Motion graphics by Avo Media

Below is an approximation of this video’s audio content. To see any graphs, charts, graphics, images, and quotes to which Dr. Greger may be referring, watch the above video.

Bad breath is an underestimated problem affecting a significant proportion of the global population. It seems most people regularly report encountering people with halitosis. Masking agents are frequently used to cover up bad breath, but studies have shown that the use of mouth rinses, sprays, or mints containing an agreeable masking odor only have a short-term effect, since you’re not treating the underlying cause. So, the exclusive usage of masking products can never be truly considered an effective solution to the problem.

The cause of bad breath is oral putrefaction, the degradation of certain amino acids mostly derived by bacterial breakdown of proteins in your mouth. Specifically, bacteria degrade the sulfur-containing amino acids, such as cysteine and methionine, into stinky compounds like the rotten egg gas hydrogen sulfide––so-called volatile sulfur compounds. If you measure these compounds spewing out of people’s mouths with machines with names like Breathtron, toothbrushing alone does not significantly reduce oral malodor. Brushing alone reduces sulfur breath compounds from more than 450 ppb down to about 300 ppb, which is still above the stinky breath threshold of 250 ppb. Add tongue cleaning, and you can drop that down to right around the threshold. But adding an antiseptic mouthwash—an antibacterial mouthwash—did even better. Okay, so what’s the best mouthwash to use?

To find out, researchers used the cysteine challenge test. Instead of giving people dairy products, which contain the protein casein (which is rich in the sulfur amino acid cysteine), they just had the participants swish directly with some cysteine, and then followed effectiveness using odorograms. For example, toothbrushing. When people swished with cysteine before brushing their teeth, here’s the spike in stinky sulfur compounds spewing out of their mouths. When they brushed their teeth with water and swished again at various times over the rest of the day, the spikes pretty much look the same––meaning toothbrushing with water didn’t remove many bad breath bacteria, since the subjects were spewing out similar spikes starting just 20 minutes later. Brushing with toothpaste works better. See how it knocks down the next spike of stinky compounds before the bacteria slowly grow back throughout the day.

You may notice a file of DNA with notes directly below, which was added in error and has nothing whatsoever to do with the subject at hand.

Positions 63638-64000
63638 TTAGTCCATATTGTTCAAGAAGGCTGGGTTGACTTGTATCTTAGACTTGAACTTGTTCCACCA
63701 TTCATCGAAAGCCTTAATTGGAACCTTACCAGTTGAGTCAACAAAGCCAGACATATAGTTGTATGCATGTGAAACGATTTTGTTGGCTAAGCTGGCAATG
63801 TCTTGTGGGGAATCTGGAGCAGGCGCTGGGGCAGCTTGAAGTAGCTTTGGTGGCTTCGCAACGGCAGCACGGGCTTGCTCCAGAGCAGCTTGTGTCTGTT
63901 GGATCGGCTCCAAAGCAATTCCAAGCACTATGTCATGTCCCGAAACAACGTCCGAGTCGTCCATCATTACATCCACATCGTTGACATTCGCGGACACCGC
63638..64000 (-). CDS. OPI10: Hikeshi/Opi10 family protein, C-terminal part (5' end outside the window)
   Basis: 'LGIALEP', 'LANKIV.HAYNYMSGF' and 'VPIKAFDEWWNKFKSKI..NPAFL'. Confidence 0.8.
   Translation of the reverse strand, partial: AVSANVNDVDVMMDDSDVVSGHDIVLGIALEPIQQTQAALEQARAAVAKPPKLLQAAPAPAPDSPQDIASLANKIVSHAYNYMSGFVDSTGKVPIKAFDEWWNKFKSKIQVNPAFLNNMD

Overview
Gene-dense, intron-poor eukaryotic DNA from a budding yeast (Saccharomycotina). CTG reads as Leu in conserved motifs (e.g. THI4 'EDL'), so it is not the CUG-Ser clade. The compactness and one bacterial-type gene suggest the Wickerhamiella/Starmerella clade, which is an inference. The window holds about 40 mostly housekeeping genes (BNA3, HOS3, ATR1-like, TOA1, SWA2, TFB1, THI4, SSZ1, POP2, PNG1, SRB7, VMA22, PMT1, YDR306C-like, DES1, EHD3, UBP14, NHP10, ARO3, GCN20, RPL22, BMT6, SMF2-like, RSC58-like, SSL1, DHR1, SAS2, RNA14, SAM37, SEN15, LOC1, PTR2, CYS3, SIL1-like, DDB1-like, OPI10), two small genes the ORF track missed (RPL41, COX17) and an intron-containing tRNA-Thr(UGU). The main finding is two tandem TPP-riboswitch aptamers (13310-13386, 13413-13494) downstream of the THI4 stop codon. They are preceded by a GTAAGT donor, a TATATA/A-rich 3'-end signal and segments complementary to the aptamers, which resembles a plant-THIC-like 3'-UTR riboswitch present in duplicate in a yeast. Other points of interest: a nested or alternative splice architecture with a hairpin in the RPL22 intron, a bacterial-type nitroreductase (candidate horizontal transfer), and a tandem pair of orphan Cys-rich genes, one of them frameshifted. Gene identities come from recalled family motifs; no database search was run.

What about using a tongue scraper? Here’s the odorogram. Tongue scraping knocks it down by about half before coming back over the next few hours.

What about chewing gum? Here’s that odorogram. There’s some effect that disappears over the subsequent few hours.

What about various mouthwashes? First of all, rinsing with water. Useless. It can be helpful for morning breath to rinse any stagnation that occurred overnight, but during the day, just rinsing with water isn’t clearing many bad breath bacteria. And swishing with Scope mouthwash? Just as useless as water. Scope is an anti-bacterial mouthwash, but it must not be good at killing the specific bacteria that cause bad breath. Peridex, though, cleaned house killing off those bacteria even seven hours later. What is Peridex? That’s just a brand name for chlorhexidine. Uh oh, we know about that from this video. Chlorhexidine doesn’t just get rid of bad breath bacteria; it also kills off the good bacteria on your tongue that help you make nitric oxide, which protects your arteries. And so, chlorhexidine can raise your blood pressure. And that’s not all. Chlorhexidine can stain your teeth. That’s not what you want in a mouthwash. Adverse effects are not rare. Tooth staining, the buildup of tartar, taste disturbance, and damage to the lining of your mouth have all been reported with the use of chlorhexidine in about nine out of 10 people: 88 percent of people suffer various side effects.

But hey, chlorhexidine may be better than mouthwashes with hydrogen peroxide, which may be carcinogenic, potentially increasing your risk of mouth cancer. That’s not just based on studies on rodents, either. Cultures of human mouth lining cells show significant DNA damage. Triclosan was another common antibacterial ingredient in mouthwashes, now effectively banned in over-the-counter products.

Tongue scraping alone doesn’t always resolve the problem of halitosis. So, what can we use? If bad breath persists after improving tongue and dental hygiene, an active zinc-based mouth rinse can be introduced. Zinc binds directly to the volatile sulfur compounds and prevents them from gassing out of your mouth. Mouth rinses containing zinc chloride without alcohol have been found to be instantly, though temporarily, effective for halitosis.

Researchers looked at eight mouth rinses, and the most effective was a zinc chloride one, and the least effective was Colgate Plax. In fact, both of the alcohol rinses were found to be the least effective. The thought is that they may exacerbate halitosis by drying up your mouth.

Here are some cysteine challenge testing results with different concentrations of zinc chloride. Note that all forms of zinc don’t work the same though. Zinc chloride is very effective, but zinc gluconate, which was the difference between regular Listerine and an “advanced” Listerine, didn’t seem to work as well.

Please consider volunteering to help out on the site.

Motion graphics by Avo Media

Subscribe to our free newsletter and receive our Daily Dozen Meal Planning Guide.

Pin It on Pinterest

Share This